Rare white-faced dragonfly returns to Cumbrian reserve
Rare dragonflies have hatched at a Cumbrian nature reserve for the first time in more than 10 years.
The larvae of white-faced darter dragonflies were discovered at Cumbria Wildlife Trust's Foulshaw Moss nature reserve near Kendal.
The insects were reintroduced as part of a 13-year plan to re-establish the moss habitat they require.
Experts now hope the insects - found at just 10 sites in England - will eventually become self-sustaining.
The project was established by the British Dragonfly Society and Cumbria Wildlife Trust with funding from Natural England.
Aquatic larvae of the white-faced darter were collected from a donor site and introduced to pools at Foulshaw Moss in 2010.
The species was lost to the lowland raised bog site - part of the Witherslack Mosses special area of conservation (SAC) - because of forest planting and drainage.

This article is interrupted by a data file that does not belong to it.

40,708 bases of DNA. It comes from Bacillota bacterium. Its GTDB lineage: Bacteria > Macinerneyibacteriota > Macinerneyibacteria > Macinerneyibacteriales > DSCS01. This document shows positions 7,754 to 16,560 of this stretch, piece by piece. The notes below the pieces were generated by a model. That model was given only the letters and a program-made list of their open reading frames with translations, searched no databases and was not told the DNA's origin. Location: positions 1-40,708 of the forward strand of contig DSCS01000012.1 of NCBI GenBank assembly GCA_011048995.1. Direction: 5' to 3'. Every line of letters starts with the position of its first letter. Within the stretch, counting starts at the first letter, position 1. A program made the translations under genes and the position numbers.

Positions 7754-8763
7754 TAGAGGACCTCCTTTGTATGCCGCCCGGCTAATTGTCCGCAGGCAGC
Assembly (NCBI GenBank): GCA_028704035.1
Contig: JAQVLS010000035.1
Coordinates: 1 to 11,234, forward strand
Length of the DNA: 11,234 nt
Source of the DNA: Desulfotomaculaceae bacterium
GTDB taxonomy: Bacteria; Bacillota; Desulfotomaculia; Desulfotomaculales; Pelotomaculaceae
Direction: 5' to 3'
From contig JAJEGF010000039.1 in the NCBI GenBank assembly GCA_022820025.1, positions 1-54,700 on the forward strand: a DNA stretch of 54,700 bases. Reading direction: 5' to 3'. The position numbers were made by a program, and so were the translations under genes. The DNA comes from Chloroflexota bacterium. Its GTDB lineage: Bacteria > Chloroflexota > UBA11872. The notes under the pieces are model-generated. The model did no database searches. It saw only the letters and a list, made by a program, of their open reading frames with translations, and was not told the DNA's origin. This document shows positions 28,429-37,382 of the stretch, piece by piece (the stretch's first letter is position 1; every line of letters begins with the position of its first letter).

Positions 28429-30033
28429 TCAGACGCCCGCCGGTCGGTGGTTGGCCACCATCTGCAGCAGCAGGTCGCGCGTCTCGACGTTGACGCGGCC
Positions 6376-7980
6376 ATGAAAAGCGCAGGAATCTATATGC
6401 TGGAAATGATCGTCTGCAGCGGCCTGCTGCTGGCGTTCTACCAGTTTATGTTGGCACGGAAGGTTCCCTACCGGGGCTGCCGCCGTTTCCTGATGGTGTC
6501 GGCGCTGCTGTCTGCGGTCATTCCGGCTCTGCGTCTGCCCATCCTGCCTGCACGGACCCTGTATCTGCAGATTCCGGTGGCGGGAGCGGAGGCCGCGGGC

David Smallshire, convener of the British Dragonfly Society's conservation group, said: "The white-faced darter has been lost from half of its English sites in the last 50 years, so this initiative is an exciting opportunity to reverse that trend."
The white-faced darter is small with a characteristic white face that lends it its name.
The male is mainly black with scarlet and orange markings. Females are also predominantly black but have pale yellow markings.
It likes to make its home in lowland peat bogs where it can find rafts of moss at the edges of bog pools in which to lay its eggs.
The larvae are aquatic and spend two or three years in the moss living off other aquatic invertebrates.